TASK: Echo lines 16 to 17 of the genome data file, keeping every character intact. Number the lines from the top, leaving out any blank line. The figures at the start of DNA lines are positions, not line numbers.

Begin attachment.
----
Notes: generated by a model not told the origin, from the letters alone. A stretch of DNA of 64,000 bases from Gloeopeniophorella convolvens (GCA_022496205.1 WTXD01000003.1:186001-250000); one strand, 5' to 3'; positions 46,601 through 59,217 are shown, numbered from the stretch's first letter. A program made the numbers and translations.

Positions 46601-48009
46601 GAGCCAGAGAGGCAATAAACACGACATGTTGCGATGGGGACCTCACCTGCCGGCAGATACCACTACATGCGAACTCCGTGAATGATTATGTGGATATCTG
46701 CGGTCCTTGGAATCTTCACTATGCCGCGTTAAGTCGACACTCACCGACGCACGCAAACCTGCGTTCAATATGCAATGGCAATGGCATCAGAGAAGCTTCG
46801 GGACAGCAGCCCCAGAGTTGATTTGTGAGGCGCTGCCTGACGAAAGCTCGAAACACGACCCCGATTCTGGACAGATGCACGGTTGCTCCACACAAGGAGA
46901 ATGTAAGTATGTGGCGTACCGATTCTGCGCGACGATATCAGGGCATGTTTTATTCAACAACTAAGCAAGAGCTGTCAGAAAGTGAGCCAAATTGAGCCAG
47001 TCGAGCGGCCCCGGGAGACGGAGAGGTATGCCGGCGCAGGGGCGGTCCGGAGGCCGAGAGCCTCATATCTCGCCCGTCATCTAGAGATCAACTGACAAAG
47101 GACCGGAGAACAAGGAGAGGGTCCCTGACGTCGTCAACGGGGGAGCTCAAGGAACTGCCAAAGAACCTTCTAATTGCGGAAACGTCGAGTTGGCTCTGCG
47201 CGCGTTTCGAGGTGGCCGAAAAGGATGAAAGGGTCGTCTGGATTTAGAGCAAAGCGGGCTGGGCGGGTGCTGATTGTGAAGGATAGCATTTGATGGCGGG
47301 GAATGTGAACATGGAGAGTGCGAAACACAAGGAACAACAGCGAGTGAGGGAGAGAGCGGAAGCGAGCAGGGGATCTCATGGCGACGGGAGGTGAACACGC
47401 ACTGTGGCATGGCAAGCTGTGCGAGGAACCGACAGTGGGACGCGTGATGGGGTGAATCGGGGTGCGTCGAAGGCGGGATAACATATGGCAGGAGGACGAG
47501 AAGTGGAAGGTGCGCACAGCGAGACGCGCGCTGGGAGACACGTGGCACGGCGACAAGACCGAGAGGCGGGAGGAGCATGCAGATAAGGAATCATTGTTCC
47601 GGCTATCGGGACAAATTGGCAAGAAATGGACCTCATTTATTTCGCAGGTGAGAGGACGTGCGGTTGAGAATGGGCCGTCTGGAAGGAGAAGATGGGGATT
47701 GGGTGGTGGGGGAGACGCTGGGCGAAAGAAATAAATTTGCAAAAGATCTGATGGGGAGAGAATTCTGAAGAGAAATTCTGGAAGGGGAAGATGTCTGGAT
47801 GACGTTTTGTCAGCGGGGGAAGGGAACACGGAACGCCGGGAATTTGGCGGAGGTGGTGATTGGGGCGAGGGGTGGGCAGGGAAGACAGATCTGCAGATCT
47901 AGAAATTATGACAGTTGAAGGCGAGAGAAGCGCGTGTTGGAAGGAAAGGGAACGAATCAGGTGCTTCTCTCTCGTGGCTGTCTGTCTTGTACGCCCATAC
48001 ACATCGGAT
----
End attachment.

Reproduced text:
47901 AGAAATTATGACAGTTGAAGGCGAGAGAAGCGCGTGTTGGAAGGAAAGGGAACGAATCAGGTGCTTCTCTCTCGTGGCTGTCTGTCTTGTACGCCCATAC
48001 ACATCGGAT